girard perregaux - GIRARD-PERREGAUX LAUREATO 42 mm
Luc Virginius / Chronopassion
girard perregaux - GIRARD-PERREGAUX LAUREATO 42 mm

GIRARD-PERREGAUX LAUREATO 42 mm

girard perregaux
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GIRARD-PERREGAUX LAUREATO 42 mm

GIRARD-PERREGAUX

LAUREATO

 

 

Connoisseurs and collectors have been awaiting its return for years. 2017 sees the birth of a complete Laureato family, incorporated within the Girard-Perregaux core collection.  

 

 

In 2016, the Laureato made a comeback onto the watchmaking scene, in the form of a limited edition in tribute to Girard-Perregaux’s 225th Anniversary. Following this highly successful edition, Girard-Perregaux is putting the Laureato in its rightful place: that of a contemporary watch combining a progressive, unique design with a feeling for detail, excellent timing capacity and perfect taste. These attributes are those belonging to a truly iconic watch, which finds its way through time with effortless ease. 

 

Equipped with Haute Horlogerie complication, self-winding or quartz movements, housed in cases available in four diameters and in versions made of steel, gold, two-tone steel & gold or featuring titanium elements, the Laureato range has never been this extensive or varied. With nearly 30 references, this watchmaking legend lives up to its true potential.

 

Girard-Perregaux infuses all its legitimacy into this character-filled timepiece, designed for men and women who are aficionados of design, technical sophistication and the art of living. They all bear the unmistakable imprint of the age-old skills and innovative ability characterising the Manufacture in La Chaux-de-Fonds, a major centre of Swiss watchmaking.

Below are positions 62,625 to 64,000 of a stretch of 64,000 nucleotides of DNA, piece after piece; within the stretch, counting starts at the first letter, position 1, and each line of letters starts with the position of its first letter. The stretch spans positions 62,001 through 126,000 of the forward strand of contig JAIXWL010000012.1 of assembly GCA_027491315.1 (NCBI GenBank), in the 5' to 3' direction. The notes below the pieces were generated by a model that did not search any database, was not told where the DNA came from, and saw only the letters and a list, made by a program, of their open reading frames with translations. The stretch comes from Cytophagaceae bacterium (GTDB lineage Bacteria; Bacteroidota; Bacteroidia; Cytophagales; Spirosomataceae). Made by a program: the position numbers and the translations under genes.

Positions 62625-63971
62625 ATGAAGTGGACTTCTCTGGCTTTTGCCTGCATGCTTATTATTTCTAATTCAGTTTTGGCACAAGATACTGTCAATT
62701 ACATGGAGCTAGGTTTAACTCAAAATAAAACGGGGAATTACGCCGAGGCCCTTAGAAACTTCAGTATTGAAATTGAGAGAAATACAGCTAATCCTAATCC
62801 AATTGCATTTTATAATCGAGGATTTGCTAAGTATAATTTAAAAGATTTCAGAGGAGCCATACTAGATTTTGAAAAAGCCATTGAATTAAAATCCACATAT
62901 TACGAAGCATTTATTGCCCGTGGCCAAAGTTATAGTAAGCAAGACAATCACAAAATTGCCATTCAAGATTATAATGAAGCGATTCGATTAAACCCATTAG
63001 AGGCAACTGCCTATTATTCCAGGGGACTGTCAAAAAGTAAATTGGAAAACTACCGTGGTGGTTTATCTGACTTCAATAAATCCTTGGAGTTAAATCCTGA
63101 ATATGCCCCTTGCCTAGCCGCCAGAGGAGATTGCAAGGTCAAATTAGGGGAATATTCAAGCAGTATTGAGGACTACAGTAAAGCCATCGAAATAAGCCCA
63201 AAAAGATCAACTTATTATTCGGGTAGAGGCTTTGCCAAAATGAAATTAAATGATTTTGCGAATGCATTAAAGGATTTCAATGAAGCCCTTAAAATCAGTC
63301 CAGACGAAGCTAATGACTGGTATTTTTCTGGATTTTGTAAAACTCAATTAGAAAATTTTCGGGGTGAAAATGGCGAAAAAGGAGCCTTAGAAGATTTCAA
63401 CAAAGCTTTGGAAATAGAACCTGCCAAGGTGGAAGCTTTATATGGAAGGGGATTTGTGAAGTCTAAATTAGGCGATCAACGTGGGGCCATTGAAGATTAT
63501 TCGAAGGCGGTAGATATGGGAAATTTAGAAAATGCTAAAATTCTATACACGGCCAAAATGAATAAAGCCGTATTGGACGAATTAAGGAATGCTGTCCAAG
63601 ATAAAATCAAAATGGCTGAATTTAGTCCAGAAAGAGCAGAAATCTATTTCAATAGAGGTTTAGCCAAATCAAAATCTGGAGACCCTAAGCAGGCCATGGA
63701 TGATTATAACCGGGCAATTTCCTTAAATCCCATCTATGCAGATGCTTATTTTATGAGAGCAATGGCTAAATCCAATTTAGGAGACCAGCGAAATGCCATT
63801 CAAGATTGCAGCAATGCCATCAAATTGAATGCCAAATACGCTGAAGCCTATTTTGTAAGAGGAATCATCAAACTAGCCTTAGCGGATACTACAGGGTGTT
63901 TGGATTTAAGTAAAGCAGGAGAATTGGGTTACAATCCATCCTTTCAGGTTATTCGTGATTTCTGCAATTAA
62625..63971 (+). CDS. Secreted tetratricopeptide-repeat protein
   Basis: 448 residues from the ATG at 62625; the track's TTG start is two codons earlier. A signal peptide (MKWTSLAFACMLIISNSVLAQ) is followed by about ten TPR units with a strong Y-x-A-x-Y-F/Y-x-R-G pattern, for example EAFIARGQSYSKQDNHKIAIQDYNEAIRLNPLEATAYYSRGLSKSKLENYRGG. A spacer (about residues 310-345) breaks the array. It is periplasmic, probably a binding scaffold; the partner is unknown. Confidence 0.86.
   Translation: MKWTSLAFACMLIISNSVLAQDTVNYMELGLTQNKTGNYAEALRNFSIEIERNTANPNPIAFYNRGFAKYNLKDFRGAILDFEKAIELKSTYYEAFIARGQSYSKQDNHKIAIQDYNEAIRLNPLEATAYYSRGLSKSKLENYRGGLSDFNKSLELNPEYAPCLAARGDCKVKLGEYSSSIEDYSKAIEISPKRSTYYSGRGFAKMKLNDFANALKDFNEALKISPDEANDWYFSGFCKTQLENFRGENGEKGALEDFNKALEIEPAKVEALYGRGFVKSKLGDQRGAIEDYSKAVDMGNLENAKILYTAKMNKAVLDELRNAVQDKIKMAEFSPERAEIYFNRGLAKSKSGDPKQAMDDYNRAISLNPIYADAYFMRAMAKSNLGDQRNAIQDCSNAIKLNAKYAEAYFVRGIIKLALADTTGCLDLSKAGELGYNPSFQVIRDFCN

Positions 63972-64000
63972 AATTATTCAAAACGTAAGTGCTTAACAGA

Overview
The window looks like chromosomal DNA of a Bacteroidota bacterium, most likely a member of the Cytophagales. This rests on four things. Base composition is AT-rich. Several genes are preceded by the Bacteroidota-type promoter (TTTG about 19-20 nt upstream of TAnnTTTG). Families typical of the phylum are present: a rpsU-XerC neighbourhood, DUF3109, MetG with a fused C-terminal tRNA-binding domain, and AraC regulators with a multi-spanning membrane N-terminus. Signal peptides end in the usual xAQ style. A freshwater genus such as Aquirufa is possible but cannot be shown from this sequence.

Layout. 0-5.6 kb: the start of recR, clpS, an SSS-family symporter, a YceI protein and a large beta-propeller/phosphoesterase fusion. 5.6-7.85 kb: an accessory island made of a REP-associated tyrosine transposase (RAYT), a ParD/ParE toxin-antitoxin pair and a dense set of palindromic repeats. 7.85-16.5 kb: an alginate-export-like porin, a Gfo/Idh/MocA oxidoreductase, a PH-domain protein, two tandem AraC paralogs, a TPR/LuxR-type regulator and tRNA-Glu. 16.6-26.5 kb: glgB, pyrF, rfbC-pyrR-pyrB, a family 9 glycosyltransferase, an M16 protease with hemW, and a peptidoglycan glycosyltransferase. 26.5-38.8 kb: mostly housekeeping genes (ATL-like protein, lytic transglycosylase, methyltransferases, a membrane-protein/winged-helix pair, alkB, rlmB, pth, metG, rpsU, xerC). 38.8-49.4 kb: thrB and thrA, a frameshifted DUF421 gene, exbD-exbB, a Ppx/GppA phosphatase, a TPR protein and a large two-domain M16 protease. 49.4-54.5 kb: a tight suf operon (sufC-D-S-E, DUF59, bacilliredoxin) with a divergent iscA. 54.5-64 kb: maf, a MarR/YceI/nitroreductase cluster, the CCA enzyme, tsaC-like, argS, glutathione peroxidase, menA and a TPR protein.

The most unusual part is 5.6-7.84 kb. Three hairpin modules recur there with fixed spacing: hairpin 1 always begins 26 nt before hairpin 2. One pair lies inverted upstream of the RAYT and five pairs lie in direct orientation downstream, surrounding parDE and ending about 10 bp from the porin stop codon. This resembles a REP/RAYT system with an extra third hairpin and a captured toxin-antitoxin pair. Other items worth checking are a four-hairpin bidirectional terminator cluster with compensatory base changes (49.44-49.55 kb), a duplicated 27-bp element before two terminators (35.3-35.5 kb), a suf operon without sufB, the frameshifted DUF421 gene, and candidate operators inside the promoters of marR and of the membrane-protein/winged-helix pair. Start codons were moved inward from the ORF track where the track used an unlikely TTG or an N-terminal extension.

Birth of an icon

 

“Nomen est Omen

This Latin proverb translates to “the name says it all”. It befits this Laureato model by Girard-Perregaux particularly well, as the following story reveals. 

 

Cast your minds back to the mid-1970s, an era in which the art of design was undergoing profound changes. In watchmaking, for example, an unprecedented demand was becoming ever more pronounced: the need for a watch that was sporty, elegant, could be worn on every occasion and featured striking aesthetics distinguished by the integration of the case and the bracelet that should become as one. It was in Italy that Girard-Perregaux sought the solution. Research for the watch was entrusted to a Milan-based architect. It was clear to him that the element of instant recognition of the watch must be the bezel. Working as a true artist to ensure that the circle and polygon were perfectly matched, he designed an octagonal bezel nested inside a circle. In order to play with light, the eight angles of the octagon were linked not by straight, sharply defined lines, but instead harmonious curves combining fully polished convex or concave surfaces.